Esusb9 is a phrygian chord and Am13 is a Dorian chord and they are unrelated chords.The iv chord in Phrygian would relate to Aeolian,not Dorian.Therefore they're from different parent scales.E Phrygian uses the notes from C Major and A Dorian uses the notes from G Major.
Yes, Dorian is a specific direction. And if you've written a melody that's in A Dorian, it's in A Dorian.
okay,good
But it would still be in A Dorian even if you changed the chords!
Okay,so you are saying the melody is A Dorian and so now it can be reharmonized?

The melody notes are in A Dorian so now what?
The chords need to harmonize with those notes,right?

So you are saying that an A Dorian melody can be harmonized in ways that I'm probably not too aware of using substitute or synonym chords??


   
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NoteBoat
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Sorry, it was late when I wrote that... the G#s in the scales should be F#s:

E-F#-G-A-B-C-D-E = A-B-C-D-E-F#-G-A

Yes, E Aeolian and A Dorian; same note sets. Or B Phrygian will work just as well.

Yes, you can think in two tonal centers at once, one for the melody and one for the chords. Either one can be ambiguous, which makes the other determine the piece. It's most common for:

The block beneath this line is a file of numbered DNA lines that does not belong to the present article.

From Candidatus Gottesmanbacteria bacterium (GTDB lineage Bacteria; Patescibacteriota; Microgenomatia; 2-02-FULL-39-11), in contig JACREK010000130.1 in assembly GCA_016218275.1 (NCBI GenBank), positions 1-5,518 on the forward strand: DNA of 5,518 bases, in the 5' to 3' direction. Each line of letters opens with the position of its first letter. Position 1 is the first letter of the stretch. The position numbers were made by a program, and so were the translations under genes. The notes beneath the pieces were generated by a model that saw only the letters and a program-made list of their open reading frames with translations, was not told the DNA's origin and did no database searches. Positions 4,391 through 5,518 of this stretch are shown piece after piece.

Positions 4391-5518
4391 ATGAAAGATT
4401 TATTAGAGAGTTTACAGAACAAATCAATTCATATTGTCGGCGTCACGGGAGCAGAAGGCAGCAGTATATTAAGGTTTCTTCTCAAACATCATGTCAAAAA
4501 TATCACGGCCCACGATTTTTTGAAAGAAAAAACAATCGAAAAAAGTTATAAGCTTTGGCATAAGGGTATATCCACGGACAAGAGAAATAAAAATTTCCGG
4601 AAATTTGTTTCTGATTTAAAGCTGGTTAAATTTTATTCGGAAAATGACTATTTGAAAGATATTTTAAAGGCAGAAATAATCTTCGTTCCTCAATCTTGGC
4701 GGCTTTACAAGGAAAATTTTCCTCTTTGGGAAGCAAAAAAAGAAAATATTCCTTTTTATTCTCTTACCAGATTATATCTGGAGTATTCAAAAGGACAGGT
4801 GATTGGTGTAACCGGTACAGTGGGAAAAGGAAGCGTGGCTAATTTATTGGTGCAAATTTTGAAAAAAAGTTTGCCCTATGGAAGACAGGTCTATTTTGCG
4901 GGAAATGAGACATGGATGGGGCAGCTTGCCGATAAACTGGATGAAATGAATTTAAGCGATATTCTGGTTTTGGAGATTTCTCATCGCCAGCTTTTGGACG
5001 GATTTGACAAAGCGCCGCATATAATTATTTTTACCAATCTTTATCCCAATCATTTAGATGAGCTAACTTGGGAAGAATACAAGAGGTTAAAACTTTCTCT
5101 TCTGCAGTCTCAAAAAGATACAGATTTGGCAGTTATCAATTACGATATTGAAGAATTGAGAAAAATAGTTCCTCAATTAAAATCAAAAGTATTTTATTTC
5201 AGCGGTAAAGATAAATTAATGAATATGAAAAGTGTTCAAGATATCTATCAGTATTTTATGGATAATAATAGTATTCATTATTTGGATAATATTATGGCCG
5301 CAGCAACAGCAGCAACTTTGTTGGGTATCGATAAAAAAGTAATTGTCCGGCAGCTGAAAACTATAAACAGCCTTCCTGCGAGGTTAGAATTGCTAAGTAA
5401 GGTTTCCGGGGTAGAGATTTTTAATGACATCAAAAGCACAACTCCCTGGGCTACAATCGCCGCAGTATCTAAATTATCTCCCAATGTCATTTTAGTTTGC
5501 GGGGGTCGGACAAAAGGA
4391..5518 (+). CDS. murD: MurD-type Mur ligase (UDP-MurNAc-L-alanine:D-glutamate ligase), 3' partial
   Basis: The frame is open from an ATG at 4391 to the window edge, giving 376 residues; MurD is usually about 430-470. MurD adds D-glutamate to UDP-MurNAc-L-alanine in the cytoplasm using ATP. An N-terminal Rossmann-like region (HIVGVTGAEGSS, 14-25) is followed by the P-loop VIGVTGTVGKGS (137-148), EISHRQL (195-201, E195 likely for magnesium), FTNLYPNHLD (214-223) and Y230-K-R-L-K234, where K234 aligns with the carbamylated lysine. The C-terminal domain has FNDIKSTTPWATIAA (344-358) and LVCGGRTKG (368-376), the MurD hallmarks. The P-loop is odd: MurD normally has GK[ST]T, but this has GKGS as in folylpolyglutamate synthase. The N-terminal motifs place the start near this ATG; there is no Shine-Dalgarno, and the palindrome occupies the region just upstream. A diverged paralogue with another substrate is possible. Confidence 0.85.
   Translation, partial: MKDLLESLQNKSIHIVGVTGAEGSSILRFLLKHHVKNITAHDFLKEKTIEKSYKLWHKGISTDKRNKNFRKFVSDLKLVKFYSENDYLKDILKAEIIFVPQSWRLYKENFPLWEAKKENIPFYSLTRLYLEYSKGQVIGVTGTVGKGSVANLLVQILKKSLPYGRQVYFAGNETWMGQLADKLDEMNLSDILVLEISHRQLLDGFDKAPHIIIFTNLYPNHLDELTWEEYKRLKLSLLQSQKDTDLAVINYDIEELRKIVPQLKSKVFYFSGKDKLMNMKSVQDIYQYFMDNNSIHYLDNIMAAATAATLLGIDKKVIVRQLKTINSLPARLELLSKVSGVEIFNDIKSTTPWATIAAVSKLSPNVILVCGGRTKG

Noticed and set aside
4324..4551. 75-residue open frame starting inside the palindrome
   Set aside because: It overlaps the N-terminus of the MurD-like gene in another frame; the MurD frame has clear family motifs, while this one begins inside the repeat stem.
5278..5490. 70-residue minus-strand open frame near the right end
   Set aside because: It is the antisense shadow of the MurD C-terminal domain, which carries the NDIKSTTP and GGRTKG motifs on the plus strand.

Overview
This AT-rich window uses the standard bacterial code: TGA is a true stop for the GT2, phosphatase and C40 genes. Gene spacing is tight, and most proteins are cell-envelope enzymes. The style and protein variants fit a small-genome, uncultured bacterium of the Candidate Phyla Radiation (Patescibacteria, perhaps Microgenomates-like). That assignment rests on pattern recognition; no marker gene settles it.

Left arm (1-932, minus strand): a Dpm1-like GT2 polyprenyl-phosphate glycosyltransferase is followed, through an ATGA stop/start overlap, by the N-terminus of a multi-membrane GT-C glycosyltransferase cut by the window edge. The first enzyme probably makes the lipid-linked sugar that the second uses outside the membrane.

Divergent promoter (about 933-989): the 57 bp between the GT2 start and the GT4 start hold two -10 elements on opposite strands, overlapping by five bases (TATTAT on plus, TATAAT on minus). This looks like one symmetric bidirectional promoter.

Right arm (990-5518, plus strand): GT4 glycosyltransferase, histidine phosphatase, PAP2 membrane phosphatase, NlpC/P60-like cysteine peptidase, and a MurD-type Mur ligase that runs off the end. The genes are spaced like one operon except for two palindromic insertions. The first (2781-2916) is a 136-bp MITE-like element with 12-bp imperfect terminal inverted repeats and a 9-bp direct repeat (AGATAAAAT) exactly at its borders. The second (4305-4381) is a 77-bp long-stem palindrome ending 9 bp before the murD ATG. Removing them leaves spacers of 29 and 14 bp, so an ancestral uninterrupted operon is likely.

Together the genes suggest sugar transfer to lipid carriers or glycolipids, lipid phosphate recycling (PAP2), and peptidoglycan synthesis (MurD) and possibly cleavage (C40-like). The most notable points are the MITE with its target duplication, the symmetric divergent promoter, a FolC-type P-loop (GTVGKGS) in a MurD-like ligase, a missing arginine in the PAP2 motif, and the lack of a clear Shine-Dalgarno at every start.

- both to be strong, and on the same key note or
- melody to be strong, chords ambiguous

but they can both be strong and opposing (bitionality) or both ambiguous.

I have to disagree that Esus(b9) is a 'Phrygian chord'. Whether the chord is the iv in Aeolian or the V in Dorian, or some other degree in some other mode doesn't matter; it's not dominant, so it doesn't define a key. And since a 'sus' chord lacks a third, it's harmonically unstable... even with a melody in A Dorian, you might view the chord as:

i6(add 9) - in fact, this would be likely, since a suspended fourth wants to resolve down to the third, the chord wants to 'resolve' to an Am type

ii7/11 - although it lacks a third, and could therefore be major or minor, the resolution to Am13 would give it a clear minor sound in the progression

bvi7/11 - here the chord has both the third and flatted seventh, so in isolation this is probably what you'd hear. You wouldn't identify it as bvi, but your ear would pick out the third between F-A.

Single chords don't define keys (ever, really - even a single dominant chord could be part of a secondary dominant chain), and two-chord combinations don't define keys unless it's an authentic cadence with a dominant chord type, V7-I/V7-i. Other V-I root motions can suggest a key, but they're at least a bit ambiguous:

E-A could be V-I or I-IV

Since the E sus lacks a third, you can't tell if it's V-i in Am (harmonic minor) or vi-ii in C major.